After Four Years, Is ClipperJet Finally Ready To Fly?

Clipper Jet says its by the seat private jet membership model is finally getting ready to take flight.

By Doug Gollan, March 21, 2018

Clipper Jet says its by the seat private jet membership model is finally getting ready to take flight


Perusing Google search results I came across a first page May 2015 article from AFAR titled “6 Jet Startups That Will Get You Flying Private.” JetSmarter, Victor and Surf Air are still alive and kicking. BlackJet and Beacon are out of business, and I hadn’t heard or seen anything from ClipperJet in years. However, when I went to their website, it was still up and running and in fact, there was a full page outlining its three membership options. In the press section, there was no coverage since the aforementioned piece and something from Conde Nast Traveler from April 2015. Wondering what was going on, I called the number on the website and it was answered by Paul Sanchez, one of the founders and an executive vice president. 


Sanchez says ClipperJet is “still looking for capital…we never got off the ground in a full sense,” adding, “It looks like we have some funding coming in.” While declining to discuss details, he tells Private Jet Card Comparisons, “We had a really bad false start. We got defrauded, and it was tied up in courts.” With the lawsuits winding down, he says ClipperJet is now getting ready to take flight and will soon start selling memberships.


The initial route will link Teterboro Airport serving New York City with “small airports in Los Angeles” via six weekly roundtrips on a large Gulfstream. ClipperJet intends to buy and operate the aircraft via a partnership with a Part 135 operator.


According to the website, the three ClipperJet programs are:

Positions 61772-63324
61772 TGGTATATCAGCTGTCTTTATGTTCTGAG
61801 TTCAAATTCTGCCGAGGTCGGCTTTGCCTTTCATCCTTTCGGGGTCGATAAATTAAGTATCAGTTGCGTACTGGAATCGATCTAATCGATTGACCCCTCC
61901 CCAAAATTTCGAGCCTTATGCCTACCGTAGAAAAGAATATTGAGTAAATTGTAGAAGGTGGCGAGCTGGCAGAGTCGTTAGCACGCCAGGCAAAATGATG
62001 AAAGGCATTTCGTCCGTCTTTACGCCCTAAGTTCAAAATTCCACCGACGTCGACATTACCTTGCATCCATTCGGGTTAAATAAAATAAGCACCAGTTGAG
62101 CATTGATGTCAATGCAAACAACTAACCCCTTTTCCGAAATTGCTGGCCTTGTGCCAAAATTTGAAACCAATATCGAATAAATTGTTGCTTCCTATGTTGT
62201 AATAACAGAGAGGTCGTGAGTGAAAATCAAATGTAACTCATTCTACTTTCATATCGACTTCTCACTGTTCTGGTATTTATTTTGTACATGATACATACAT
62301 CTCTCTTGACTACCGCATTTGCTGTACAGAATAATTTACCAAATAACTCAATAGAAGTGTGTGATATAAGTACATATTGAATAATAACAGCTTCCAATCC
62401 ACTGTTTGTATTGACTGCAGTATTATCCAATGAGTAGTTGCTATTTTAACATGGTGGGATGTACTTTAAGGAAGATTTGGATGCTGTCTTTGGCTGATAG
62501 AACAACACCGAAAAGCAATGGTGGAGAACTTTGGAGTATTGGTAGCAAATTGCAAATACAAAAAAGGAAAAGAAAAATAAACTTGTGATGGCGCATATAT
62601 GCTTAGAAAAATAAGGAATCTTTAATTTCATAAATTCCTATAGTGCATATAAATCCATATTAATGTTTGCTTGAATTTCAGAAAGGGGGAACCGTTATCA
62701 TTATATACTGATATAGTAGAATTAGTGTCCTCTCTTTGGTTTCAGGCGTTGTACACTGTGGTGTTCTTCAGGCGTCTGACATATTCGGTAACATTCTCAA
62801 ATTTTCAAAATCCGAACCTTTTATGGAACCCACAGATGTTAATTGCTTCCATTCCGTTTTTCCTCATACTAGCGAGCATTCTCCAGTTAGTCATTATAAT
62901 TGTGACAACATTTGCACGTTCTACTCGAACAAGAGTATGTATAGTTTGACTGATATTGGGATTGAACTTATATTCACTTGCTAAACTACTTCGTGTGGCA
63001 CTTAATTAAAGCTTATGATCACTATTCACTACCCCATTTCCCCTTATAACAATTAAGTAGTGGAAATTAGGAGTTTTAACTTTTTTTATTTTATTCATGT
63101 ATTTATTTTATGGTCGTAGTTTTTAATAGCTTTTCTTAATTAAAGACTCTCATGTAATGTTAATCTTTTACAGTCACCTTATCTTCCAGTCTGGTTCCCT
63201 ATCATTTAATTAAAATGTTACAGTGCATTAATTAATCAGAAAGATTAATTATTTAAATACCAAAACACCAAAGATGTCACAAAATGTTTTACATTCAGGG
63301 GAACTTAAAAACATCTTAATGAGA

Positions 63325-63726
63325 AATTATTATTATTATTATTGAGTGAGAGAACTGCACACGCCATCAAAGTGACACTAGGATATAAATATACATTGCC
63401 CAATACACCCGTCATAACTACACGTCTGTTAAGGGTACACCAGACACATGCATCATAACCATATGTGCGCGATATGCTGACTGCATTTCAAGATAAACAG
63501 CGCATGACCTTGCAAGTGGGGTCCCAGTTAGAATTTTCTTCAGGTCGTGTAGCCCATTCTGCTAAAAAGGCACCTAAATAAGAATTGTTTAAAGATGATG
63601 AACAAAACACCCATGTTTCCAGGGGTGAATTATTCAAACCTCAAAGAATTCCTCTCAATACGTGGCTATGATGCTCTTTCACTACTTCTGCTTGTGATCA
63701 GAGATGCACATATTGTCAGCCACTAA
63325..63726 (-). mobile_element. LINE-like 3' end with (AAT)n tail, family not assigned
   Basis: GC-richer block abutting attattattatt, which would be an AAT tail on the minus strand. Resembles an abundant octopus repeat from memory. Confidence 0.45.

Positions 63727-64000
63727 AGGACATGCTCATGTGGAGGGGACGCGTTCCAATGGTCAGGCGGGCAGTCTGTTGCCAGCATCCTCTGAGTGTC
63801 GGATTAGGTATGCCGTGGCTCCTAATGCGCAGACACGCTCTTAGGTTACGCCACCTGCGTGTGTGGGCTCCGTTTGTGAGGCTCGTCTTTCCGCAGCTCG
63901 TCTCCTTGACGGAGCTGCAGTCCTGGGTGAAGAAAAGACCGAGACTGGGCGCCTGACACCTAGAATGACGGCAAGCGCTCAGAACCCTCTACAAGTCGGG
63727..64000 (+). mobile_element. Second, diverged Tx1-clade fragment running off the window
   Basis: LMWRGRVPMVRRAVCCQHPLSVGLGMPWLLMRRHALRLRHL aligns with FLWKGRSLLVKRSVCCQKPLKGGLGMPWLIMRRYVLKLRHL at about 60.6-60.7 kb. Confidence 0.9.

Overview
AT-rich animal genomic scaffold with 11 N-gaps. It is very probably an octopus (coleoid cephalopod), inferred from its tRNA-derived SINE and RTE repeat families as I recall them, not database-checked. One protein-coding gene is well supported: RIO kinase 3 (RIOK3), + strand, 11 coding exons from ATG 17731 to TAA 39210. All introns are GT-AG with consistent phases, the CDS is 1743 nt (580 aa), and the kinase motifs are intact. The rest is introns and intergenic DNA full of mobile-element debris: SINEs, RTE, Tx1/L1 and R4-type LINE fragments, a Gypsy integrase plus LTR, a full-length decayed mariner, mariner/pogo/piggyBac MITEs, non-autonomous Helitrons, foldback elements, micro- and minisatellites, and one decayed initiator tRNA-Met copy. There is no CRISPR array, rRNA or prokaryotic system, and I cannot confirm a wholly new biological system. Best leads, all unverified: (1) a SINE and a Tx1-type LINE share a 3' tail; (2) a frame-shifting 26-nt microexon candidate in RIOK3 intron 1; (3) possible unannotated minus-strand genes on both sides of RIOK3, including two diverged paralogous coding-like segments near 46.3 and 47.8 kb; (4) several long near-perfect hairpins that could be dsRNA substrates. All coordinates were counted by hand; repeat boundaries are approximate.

• Individual membership priced at $9,700 per month providing four flight legs and the ability to secure additional open seats within 24 hours of departure.
  • The “Plus One” membership which offers the same as above for $12,700 per month.
  • Corporate memberships which offer the same terms with six flight legs per month for $14,700.

However, Sanchez says when updated the prices will be $300 more per month.

A press release from ClipperJet issued in early 2014 states:


“For the past two months, ClipperJet has already secured commitments for almost 50% of its pre-start-up memberships and is now opening this option up to the general public. Total memberships are limited to 100 in Los Angeles and 100 in New York City. Anybody who travels the city pair once a month or more can justify a membership.”


It adds:


“ClipperJet will quickly become the premier way to travel between Los Angeles and New York, with additional city pairs to follow.”


The old adage is good things come to those that wait. However, since its initial announcement, JetBlue has been expanding its Mint service while Delta Airlines, American Airlines and United Airlines have enhanced their premium cabin offerings on flights between the West Coast and places like New York and Miami. On the opposite side, Alaska Airlines is dumbing down the first class product of Virgin America, which it bought and will discontinue this spring.


The key feature for ClipperJet users will be avoiding the commercial airport experience, even if American and United have set up fast track security for first class customers flying on key coast-to-coast routes. It will also have to battle against the frequency of the major players which offer as many as five to 10 nonstop flights per day on routes between San Francisco and Los Angeles and New York. Whether one roundtrip a day from ClipperJet can attract enough members may finally be ready to get tested in the market.

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